Photography Guide to Studying Abroad


I will always see my study abroad experience in Costa Rica as one of the best times of my life.  However, as it becomes more and more distant in the rear view mirror of life, the more specific details of the trip seem to fade with it.  One of the best ways to remember, reminisce, and relive your experience abroad?  Take LOTS of pictures!  Photography is a fantastic way to visually recreate these memories, and the photos will even serve as a great decorative option for your house/apartment/dorm upon your return.  Here are a few tips on how to make the most of your time abroad through the lens:

1. Invest in a good camera, if you don’t already have one.


I know exactly what you are thinking… “Studying abroad is already costing me enough, why spend more money on a camera?”  This is a question that I asked myself as well.  Granted, it was quickly negated as I clicked the “Place order” button on Amazon, but it did cross my mind at one point.  The pictures you come back with will be priceless, and will be the things that you go to most often when feeling nostalgic about your trip.  I took the dive and bought a Canon DSLR camera—something that I will never regret.  I’m not saying you need to get a top-of-the-line professional camera, but something that will not disappoint when looking back.  But when traveling, always be aware of your surroundings and realize that good cameras sell for a lot of money on the black market abroad.

2. Try to take too many pictures.


It is not possible to take too many pictures.  The only thing that can stop you is memory card space, but shouldn’t be an issue as long as you’re deleting after uploading.  During my 6 1/2 months in Costa Rica, I took right around 7,000 pictures and can still think of certain instances when I wished I had my camera or had taken more pictures of a site.  It sounds ridiculous with that large of a sample size, but it can happen.

3. Use these pictures to share with friends and family!


Whether you prefer Facebook albums, Instagram, a Flickr account, or weekly blog, use these pictures to share with friends and family to keep them (Mom) up-to-date.  I personally would suggest blogging; although it can be a lot of work, from a selfish standpoint, it is the best option.  I find myself going back to my blog and reading about what I did during a random week a year and a half ago, and having the written memories paired with a visual aid are the best way to reminisce.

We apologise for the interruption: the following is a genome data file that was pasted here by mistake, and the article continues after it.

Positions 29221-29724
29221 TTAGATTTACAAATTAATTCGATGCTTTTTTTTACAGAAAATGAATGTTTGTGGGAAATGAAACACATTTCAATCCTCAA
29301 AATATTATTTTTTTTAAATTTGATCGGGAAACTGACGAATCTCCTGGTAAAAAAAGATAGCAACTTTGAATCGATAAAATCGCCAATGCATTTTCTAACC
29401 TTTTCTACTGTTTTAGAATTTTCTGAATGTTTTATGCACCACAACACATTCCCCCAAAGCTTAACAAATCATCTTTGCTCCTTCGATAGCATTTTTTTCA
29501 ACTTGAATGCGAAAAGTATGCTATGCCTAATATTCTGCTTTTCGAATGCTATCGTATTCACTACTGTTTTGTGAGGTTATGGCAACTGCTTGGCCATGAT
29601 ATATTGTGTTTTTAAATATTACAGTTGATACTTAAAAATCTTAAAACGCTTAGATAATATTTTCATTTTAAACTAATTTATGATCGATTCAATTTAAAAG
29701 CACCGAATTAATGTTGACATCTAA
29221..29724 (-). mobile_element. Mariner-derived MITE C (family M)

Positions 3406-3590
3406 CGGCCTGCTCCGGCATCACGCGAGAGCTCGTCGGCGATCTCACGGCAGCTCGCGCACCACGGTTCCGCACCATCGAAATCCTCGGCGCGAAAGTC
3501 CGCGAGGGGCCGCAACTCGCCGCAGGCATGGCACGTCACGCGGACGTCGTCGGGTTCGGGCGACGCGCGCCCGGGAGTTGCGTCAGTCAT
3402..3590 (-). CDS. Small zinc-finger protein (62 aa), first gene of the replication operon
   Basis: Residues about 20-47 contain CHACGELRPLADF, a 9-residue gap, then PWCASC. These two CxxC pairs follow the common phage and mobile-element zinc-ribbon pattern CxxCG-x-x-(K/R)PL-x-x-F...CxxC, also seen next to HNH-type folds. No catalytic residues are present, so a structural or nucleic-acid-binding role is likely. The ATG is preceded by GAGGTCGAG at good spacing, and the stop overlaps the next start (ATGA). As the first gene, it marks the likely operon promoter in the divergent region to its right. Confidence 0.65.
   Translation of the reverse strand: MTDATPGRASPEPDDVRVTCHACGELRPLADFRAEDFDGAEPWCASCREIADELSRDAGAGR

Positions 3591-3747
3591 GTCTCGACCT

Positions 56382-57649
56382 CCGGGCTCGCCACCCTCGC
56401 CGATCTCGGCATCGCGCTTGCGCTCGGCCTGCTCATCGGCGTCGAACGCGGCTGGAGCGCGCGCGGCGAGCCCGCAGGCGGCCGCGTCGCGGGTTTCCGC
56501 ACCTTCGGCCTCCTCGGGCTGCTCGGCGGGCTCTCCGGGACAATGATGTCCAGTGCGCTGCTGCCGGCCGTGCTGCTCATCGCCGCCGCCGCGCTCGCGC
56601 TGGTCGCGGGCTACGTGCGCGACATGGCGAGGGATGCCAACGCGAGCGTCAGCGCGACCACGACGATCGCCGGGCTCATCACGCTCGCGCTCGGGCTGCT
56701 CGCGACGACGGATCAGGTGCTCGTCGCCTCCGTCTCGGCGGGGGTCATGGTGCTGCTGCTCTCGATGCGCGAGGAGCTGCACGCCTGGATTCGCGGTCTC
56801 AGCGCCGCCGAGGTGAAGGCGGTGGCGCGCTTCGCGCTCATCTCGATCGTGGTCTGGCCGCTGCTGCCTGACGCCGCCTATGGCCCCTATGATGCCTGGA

4. Don’t be afraid to take advantage of a unique story-telling opportunity.


There are constant cultural happenings and events going on in other countries that we are unaware of here in the United States.  There are even aspects of your everyday life that seem surreal while abroad.  One reason to always have a camera on youI had two cameras: one compact camera I took everywhere and my other, bigger Canon camerais to be able to capture these rare sightings in the moment.  Many times they occur on sidewalks or street corners… sometimes they happen on the host school’s campus outside of the biology building (which is where I found the three-toed sloth above hanging out).  Don’t be afraid to ask for a picture with any participants or performers as they would be just as fascinated with American culture as you are abroad, and don’t catch yourself without a camera to capture a rare sighting!  These also make for great stories to be able to blog about or tell family, since someone wouldn’t be able to experience those events in the United States.  Even something as culturally simple as clothing or food (as horrible as food pictures can be) can be big parts about your experience.

5. Take pictures of the everyday moments.

In Costa Rica, we had a Grupo de Kansas office that we went to nearly everyday while on campus.  The office became like a second home since we were there so much, but I never really got a good picture of it since it didn’t seem special at the time.  Looking back, I wish I had better pictures of the office since it was such an important part about my time at UCR.  This is just one example, but the point is that although a place that you spend the most time at during your program may not have the “wow” factor of a picturesque mountain or beach, think of the things that stand out to you most on your trip and try to grab a picture of them.  Since often times you will see these places nearly every day of your study abroad experience, these moments will be the ones mostly missed.



These are just five simple pointers of how to better your study abroad experience through photography.  Who knows when the next time will be that you can return to the country you choose for your program… You might as well take advantage of it while you can.

UCR Program Page

Andy’s Blog (Spring 2013)